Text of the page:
As the usual designated driver, I’m sick to the flippin’ teeth of Coke, Orange, and J2O makes me ill (far too sweet), so I’ve recently been buying alcohol-free beer. Kaliber is okay, and Beck’s is decent enough. I’ve also tried C2 (not alcohol-free but reduced) and that’s rather nice. Alcohol-free Kopperberg is nice, but again far too sweet.
The selection in most pubs I’ve been to is not great (normally Beck’s), and to be honest nowadays we just tend to go to people’s houses instead, so a trip to the local Co-op is normally in order. Beck’s was the only one there too.
http://www.alcoholfree.co.uk/ looks like an interesting option. Just chanced upon it this evening, and it looks like a good place to shop for the driver who likes the taste, but not the consequences, of regular beer. They also have wine, cider and food on offer.
Unfortunately it’s too late to put an order in for tonight. Whatever you do this evening, have a good time and Happy New Year!
WMWifiRouter is a fantastic little tool for your Windows Mobile PDA/Phone that creates an ICS bridge between wifi and the data connection… roughly speaking it turns your phone into a Wifi Router.
Considering I’ve been faffing about for ages trying to get the drivers working for my laptop (with little success) the ease with which this little utility ran was astounding. Simply create an ad-hoc wifi network (I suggest securing it…), run the program and connect to the network from your laptop. You’ll probably need to fiddle with IP addresses, but there are detailed instructions on a link from the program’s homepage.
It also means I can make more use of my Nokia tablet, since bluetooth pairing never seemed to work. Bonus!
I’m seriously considering getting a ‘3’ USB modem in the near future for my various remote internet needs, but this is a very nice instant solution (just wish I’d had it for my daily train commutes to London).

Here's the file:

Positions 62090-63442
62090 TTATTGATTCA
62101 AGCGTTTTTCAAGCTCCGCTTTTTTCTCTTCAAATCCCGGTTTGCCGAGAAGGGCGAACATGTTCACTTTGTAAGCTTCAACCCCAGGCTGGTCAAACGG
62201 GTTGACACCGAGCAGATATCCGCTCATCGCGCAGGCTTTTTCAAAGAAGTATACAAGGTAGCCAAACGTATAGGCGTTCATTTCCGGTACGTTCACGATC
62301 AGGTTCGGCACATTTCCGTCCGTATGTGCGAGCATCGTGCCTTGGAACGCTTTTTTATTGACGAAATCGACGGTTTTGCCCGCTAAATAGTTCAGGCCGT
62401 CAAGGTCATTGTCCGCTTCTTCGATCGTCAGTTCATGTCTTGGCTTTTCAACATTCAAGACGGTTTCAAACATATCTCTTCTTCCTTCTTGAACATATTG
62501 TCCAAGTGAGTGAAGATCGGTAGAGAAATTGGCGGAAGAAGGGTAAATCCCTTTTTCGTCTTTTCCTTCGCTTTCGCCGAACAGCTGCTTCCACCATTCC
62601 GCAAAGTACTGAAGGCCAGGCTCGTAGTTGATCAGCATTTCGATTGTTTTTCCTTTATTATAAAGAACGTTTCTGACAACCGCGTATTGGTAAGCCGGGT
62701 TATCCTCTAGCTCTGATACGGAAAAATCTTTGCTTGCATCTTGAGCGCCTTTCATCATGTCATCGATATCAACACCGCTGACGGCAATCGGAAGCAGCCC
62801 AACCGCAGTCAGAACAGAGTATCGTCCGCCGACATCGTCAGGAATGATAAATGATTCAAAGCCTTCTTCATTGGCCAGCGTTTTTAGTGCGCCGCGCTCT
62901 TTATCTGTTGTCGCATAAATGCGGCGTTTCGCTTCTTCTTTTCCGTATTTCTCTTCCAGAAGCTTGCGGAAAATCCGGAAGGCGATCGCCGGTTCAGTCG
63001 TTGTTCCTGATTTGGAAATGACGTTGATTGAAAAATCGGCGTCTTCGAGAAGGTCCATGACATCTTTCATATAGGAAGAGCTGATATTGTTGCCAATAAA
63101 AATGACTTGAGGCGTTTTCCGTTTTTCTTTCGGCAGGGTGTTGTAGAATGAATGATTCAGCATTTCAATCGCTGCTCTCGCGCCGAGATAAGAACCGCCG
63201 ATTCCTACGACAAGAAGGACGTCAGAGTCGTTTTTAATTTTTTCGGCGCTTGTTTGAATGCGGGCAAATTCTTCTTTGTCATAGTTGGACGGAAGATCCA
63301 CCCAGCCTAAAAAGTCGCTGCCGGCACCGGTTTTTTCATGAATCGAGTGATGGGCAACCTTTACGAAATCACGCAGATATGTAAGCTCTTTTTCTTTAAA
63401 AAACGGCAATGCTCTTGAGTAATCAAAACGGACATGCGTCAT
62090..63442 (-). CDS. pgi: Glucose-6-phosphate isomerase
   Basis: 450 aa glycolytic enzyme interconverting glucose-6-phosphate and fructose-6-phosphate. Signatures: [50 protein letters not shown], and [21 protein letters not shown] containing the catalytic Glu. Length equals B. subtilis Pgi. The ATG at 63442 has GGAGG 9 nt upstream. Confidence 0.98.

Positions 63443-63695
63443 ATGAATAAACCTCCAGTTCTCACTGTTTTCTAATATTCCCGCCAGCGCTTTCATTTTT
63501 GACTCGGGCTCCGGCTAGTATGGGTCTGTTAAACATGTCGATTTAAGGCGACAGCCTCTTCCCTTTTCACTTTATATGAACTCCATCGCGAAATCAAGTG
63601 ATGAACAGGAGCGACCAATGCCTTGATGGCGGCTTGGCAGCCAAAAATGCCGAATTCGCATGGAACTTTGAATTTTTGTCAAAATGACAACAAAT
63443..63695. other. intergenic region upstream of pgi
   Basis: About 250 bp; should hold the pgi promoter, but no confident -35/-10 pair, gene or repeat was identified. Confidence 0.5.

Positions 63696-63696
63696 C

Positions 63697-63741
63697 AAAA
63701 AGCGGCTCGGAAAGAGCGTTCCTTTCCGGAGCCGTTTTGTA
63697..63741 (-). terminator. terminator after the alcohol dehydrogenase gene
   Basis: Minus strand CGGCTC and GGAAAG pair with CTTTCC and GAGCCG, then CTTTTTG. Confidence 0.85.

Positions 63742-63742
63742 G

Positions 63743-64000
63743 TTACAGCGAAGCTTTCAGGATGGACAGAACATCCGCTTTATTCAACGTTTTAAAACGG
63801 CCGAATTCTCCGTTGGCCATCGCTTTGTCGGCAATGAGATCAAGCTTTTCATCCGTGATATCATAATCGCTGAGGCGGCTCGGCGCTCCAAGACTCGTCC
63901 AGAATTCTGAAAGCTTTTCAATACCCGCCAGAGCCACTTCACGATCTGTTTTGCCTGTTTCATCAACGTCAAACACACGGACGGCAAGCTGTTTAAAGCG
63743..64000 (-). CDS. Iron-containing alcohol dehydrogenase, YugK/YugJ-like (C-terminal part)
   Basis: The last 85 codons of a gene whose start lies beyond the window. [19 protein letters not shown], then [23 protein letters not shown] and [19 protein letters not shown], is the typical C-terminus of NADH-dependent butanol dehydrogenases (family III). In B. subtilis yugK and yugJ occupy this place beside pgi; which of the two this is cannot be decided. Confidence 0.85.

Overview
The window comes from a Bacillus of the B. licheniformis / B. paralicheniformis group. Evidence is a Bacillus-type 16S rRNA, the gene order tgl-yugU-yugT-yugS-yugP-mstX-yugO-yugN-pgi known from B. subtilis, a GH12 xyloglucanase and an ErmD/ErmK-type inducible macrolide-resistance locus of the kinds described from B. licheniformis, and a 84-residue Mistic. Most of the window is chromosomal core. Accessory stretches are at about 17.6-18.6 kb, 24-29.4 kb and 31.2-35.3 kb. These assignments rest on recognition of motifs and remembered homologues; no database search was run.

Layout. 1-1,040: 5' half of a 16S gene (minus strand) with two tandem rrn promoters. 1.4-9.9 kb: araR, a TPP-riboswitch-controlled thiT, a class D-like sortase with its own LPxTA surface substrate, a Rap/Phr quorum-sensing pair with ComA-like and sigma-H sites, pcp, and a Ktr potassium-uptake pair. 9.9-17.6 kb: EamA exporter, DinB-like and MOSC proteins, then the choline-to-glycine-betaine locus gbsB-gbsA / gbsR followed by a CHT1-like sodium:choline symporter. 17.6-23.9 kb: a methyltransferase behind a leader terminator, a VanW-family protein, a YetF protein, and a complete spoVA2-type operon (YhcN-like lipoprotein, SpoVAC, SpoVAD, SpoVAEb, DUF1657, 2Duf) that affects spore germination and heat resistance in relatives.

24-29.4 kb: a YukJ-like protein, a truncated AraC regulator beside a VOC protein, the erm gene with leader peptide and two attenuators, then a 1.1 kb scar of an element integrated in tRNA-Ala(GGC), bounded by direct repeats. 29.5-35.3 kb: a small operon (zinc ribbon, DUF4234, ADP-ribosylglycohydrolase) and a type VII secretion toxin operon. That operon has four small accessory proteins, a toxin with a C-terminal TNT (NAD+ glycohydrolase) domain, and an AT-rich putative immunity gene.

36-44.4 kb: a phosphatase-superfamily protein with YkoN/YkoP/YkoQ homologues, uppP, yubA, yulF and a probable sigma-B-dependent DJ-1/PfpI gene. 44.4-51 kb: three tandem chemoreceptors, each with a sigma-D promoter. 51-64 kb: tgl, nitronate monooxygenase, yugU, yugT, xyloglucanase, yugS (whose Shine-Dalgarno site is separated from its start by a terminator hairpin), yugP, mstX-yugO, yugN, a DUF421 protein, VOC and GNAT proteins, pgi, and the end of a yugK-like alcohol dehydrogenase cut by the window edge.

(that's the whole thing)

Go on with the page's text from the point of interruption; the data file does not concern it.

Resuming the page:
BTW – does anybody have any first-hand experience with ‘3’ and USB Modems? They look decent enough, but what are customer support & connectivity actually like?
Here’s one for the visitors. Do you know of any software that can produce high-resolution screenshots of web pages?
Currently the usual method is to do a print screen and paste it into the destination document. This is at (I believe, for PCs) 72dpi, and really doesn’t look too great on printouts.
My reckoning is that there ought to be a program out there that can grab images of web pages at higher resolutions, 300dpi+. The snag is that if you think in conventional ‘print screen’ terms, you’ll be getting 72dpi every time, so it really ought to be a program that re-renders the page (ie. understands HTML; CSS, etc) – maybe a Firefox/IE plugin?
I’ve seen (and written) programs in the past that take automated snapshots of websites – normally by rendering in a browser on a virtual terminal and saving the output to an image – but nothing that renders directly to a high-resolution image… any ideas?
I am rubbish at telling the difference between dark colours and blacks. Something about missing cones or not enough carrots… this leads to great frustration as I always seem to mismatch my dark blue and black socks (they spawn; I have hundreds).
Little Miss Matched has the perfect solution… they sell nothing but odd socks, so you can finally remove all the uncertainly and be confident that people will know that – yes, you meant to wear odd socks. It’s designed for girlees, but they have a men’s section too – huzzah!